# Python - Bitwise Operators

Pythonâ€™ bitwise operators are normally used with integer type objects. However, instead of treating the object as a whole, it is treated as a string of bits. Different operations are done on each bit in the string.

Python has six bitwise operators - &, |, ^, ~, << and >>. All these operators (except ~) are binary in nature, in the sense they operate on two operands. Each operand is a binary digit (bit) 1 or 0.

## Python â€“ Bitwise AND Operator (&)

Bitwise AND operator is somewhat similar to logical and operator. It returns True only if both the bit operands are 1 (i.e. True). All the combinations are −

```0 & 0 is 0
1 & 0 is 0
0 & 1 is 0
1 & 1 is 1
```

When you use integers as the operands, both are converted in equivalent binary, the & operation is done on corresponding bit from each number, starting from the least significant bit and going towards most significant bit.

Let us take two integers 60 and 13, and assign them to variables a and b respectively.

```a=60
b=13
print ("a:",a, "b:",b, "a&b:",a&b)
```

It will produce the following output

```a: 60 b: 13 a&b: 12
```

To understand how Python performs the operation, obtain the binary equivalent of each variable.

```print ("a:", bin(a))
print ("b:", bin(b))
```

It will produce the following output

```a: 0b111100
b: 0b1101
```

For the sake of convenience, use the standard 8-bit format for each number, so that "a" is 00111100 and "b" is 00001101. Let us manually perform and operation on each corresponding bits of these two numbers.

```            0011 1100
&
0000 1101
-------------
0000 1100
```

Convert the resultant binary back to integer. Youâ€™ll get 12, which was the result obtained earlier.

```>>> int('00001100',2)
12
```

## Python â€“ Bitwise OR Operator (|)

The "|" symbol (called pipe) is the bitwise OR operator. If any bit operand is 1, the result is 1 otherwise it is 0.

```0 | 0 is 0
0 | 1 is 1
1 | 0 is 1
1 | 1 is 1
```

Take the same values of a=60, b=13. The "|" operation results in 61. Obtain their binary equivalents.

```a=60
b=13
print ("a:",a, "b:",b, "a|b:",a|b)
print ("a:", bin(a))
print ("b:", bin(b))
```

It will produce the following output

```a: 60 b: 13 a|b: 61
a: 0b111100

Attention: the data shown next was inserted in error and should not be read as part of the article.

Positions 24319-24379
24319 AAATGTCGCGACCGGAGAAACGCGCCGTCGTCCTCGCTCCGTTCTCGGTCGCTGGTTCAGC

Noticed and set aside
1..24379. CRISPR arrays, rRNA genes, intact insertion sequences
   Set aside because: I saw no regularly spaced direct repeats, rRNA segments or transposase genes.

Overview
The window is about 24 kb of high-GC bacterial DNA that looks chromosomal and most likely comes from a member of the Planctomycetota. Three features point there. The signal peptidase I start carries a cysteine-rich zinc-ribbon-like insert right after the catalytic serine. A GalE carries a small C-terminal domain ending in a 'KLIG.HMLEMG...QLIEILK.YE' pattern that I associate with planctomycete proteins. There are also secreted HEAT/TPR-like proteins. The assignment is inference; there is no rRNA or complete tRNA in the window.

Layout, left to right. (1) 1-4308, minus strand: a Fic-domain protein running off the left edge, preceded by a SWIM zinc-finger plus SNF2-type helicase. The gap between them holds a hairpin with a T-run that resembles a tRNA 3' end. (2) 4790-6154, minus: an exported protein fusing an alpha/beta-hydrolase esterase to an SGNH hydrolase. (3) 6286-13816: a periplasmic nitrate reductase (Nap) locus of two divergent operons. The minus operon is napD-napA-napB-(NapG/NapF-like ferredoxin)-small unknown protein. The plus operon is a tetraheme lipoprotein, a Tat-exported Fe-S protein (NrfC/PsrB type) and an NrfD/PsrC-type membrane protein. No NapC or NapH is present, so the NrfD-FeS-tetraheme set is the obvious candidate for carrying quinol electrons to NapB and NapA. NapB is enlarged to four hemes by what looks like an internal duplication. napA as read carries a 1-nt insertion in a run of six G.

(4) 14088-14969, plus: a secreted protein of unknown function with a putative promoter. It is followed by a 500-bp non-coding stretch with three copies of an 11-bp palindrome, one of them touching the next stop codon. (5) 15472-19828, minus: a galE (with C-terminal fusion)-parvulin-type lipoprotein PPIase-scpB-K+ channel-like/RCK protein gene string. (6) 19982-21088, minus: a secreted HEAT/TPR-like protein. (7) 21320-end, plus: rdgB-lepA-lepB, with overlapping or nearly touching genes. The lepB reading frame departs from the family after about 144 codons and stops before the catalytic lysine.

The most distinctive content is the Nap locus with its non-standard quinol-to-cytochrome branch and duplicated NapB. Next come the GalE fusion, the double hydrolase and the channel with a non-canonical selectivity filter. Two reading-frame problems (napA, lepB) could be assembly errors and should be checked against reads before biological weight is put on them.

b: 0b1101
```

To perform the "|" operation manually, use the 8-bit format.

```                0011 1100
|
0000 1101
-------------
0011 1101
```

Convert the binary number back to integer to tally the result −

```>>> int('00111101',2)
61
```

## Python â€“ Binary XOR Operator (^)

The term XOR stands for exclusive OR. It means that the result of OR operation on two bits will be 1 if only one of the bits is 1.

```0 ^ 0 is 0
0 ^ 1 is 1
1 ^ 0 is 1
1 ^ 1 is 0
```

Let us perform XOR operation on a=60 and b=13.

```a=60
b=13
print ("a:",a, "b:",b, "a^b:",a^b)
```

It will produce the following output

```a: 60 b: 13 a^b: 49
```

We now perform the bitwise XOR manually.

```            0011 1100
^
0000 1101
-------------
0011 0001
```

The int() function shows 00110001 to be 49.

```>>> int('00110001',2)
49
```

## Python â€“ Binary NOT Operator (~)

This operator is the binary equivalent of logical NOT operator. It flips each bit so that 1 is replaced by 0, and 0 by 1, and returns the complement of the original number. Python uses 2â€™s complement method. For positive integers, it is obtained simply by reversing the bits. For negative number, -x, it is written using the bit pattern for (x-1) with all of the bits complemented (switched from 1 to 0 or 0 to 1). Hence: (for 8 bit representation)

```-1 is complement(1 - 1) = complement(0) = "11111111"
-10 is complement(10 - 1) = complement(9) = complement("00001001") = "11110110".
```

For a=60, its complement is −

```a=60
print ("a:",a, "~a:", ~a)
```

It will produce the following output

```a: 60 ~a: -61
```

## Python â€“ Left Shift Operator (<<)

Left shift operator shifts most significant bits to right by the number on the right side of the "<<" symbol. Hence, "x << 2" causes two bits of the binary representation of to right. Let us perform left shift on 60.

```a=60
print ("a:",a, "a<<2:", a<<2)
```

It will produce the following output

```a: 60 a<<2: 240
```

How does this take place? Let us use the binary equivalent of 60, and perform the left shift by 2.

```            0011 1100
<<
2
-------------
1111 0000
```

Convert the binary to integer. It is 240.

```>>> int('11110000',2)
240
```

### Python â€“ Right Shift Operator (>>)

Right shift operator shifts least significant bits to left by the number on the right side of the ">>" symbol. Hence, "x >> 2" causes two bits of the binary representation of to left. Let us perform right shift on 60.

```a=60
print ("a:",a, "a>>2:", a>>2)
```

It will produce the following output

```a: 60 a>>2: 15
```

Manual right shift operation on 60 is shown below −

```         0011 1100
>>
2
-------------
0000 1111
```

Use int() function to covert the above binary number to integer. It is 15.

```>>> int('00001111',2)
15
```
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